There is always a certain exhilarating dread that goes along with the anticipation of the latest book in a series. I find myself asking questions like, Will I like it? Will it live up to my expectations? What if I hate it? Will it be as good as the rest of the series? Believe me, I've had to live with my share of disappointment.  But thankfully, Watercrossing does not disappoint. Not only is it just as good as the previous books in the Phantom Island series, Windchaser and Windfall, but I think it's even better. The story and the characters pulled me in and wouldn't let me go until the last page.

If you haven't read Windchaser and Windfall, read them. If you have, you know that Windfall ends with Whitnee and her friends back at Camp Fusion after an out-of-this-world experience on the White Island of the Dorians. Whitnee is desperate to get back and try to find her father, who has been missing for six years but just might be hidden somewhere on the Island. Several individuals on the Island are just as desperate to get her back, for various reasons. While Whitnee, Caleb, and Morgan plan, research, and hope to find a way to get to the Island, life rolls on at Camp Fusion. Romance is in the air, and Whitnee finds herself drawn to her friend Caleb, despite all the potential complications of their friendship and the knowledge that there is someone else somewhere out there -- someone she would really like to be able to forget. There are some adorable and downright hilarious scenes between Whitnee and Caleb. I laughed a lot while I read this book.  But just underneath the fun and frivolity, all is not well. Morgan is clearly distracted and not herself, and Whitnee's camper Amelia sinks into depression because she feels rejected by her parents. As the summer rushes to a close, the friends put together a great plan for how to get to the Island and what they'll do what once they get there, but you know what they say about best-laid plans...and if you want to know the rest of the story, you'll just have to read the book.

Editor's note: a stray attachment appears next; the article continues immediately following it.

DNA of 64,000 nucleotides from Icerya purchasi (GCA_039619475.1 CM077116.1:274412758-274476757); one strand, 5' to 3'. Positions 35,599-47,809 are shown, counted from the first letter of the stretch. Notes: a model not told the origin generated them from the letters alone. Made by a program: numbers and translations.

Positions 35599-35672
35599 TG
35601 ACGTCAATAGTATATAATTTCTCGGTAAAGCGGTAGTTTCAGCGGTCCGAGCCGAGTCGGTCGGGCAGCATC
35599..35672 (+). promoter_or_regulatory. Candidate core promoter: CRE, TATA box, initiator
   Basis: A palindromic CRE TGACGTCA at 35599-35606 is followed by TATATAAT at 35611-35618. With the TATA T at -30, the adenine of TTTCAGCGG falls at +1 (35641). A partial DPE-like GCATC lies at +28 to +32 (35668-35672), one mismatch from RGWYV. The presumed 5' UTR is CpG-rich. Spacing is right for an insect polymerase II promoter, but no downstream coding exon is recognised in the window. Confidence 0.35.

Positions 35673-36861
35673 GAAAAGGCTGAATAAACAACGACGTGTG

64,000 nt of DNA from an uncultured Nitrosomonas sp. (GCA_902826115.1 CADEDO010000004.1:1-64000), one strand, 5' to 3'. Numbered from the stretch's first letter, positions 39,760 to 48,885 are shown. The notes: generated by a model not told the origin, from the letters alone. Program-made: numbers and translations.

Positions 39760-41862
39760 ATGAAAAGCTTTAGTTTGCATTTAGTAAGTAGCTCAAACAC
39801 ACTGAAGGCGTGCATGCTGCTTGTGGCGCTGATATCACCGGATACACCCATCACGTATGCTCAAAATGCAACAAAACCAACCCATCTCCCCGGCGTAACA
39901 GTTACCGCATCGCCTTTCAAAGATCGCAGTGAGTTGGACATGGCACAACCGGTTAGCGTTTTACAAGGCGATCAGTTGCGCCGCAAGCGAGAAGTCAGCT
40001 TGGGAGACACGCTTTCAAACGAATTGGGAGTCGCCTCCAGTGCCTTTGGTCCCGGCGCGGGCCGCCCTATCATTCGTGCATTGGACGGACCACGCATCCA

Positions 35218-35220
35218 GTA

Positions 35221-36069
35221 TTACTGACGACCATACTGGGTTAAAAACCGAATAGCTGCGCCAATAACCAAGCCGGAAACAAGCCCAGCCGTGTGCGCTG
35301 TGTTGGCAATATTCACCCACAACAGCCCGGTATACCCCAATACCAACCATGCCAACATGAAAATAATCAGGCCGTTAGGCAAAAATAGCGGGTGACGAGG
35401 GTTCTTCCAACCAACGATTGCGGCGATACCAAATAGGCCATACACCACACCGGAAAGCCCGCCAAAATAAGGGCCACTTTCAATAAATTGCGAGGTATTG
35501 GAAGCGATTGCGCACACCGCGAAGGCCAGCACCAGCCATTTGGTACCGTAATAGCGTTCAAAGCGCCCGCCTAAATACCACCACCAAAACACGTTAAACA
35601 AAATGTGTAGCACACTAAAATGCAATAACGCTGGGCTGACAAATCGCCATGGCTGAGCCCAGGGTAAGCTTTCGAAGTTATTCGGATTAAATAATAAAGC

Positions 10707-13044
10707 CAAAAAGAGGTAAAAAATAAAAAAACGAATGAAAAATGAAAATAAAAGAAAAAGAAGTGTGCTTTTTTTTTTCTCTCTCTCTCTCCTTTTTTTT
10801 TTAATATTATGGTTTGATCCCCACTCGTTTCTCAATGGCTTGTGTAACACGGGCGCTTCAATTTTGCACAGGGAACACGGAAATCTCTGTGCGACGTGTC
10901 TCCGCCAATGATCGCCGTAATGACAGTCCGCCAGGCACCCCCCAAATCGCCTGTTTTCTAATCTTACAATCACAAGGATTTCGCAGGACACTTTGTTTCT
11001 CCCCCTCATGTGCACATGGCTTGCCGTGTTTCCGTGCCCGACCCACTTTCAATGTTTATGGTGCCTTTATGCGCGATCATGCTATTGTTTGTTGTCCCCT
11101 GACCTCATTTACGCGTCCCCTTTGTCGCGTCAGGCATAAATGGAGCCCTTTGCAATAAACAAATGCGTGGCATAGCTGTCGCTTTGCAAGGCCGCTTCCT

I do have to say one thing about the ending: it isn't one. Like the end of Windchaser, it's more of a pause for breath before the next book. Unfortunately, unlike Windchaser, the next book did not come out simultaneously, so fans will have to wait on pins and needles warmed by hot coals for Watermark, which is rumored to be out "sometime next year." Bummer. So if you are the kind of person who doesn't handle suspense well, you might want to wait and read both books at the same time.

When I read the Wind books, what really impressed me was the worldbuilding. Krissi does such an amazing job of it that when I saw the map of the White Island in the front of Watercrossing, I thought, "Yeah, that's pretty much exactly where I thought everything was." As you read, you can really "see" the people and the places in the story. In Watercrossing, it's the character building that really stands out. From Whitnee's determination to act more like an adult and keep her focus on finding her Dad without distractions (hello, hot Island boy) to Morgan's struggles, and all the little glimpses we get to see of other characters in between, these people come to life. They feel like real people with real issues that I can really care about it, and I love that.

In spite of the crazy ending, I really liked this book. For some reason, the word that always comes to mind when I think of Krissi's writing is "sparkly." Since I love sparkly things, I was thrilled to see that Watercrossing sparkles and shines even more brilliantly than I dared to hope it might.

(In case you're wondering, Watercrossing officially releases May 22, but you can get it earlier if you know where to look. Also, I reviewed it because I liked it. I receive no compensation of any kind from the sales of this book.)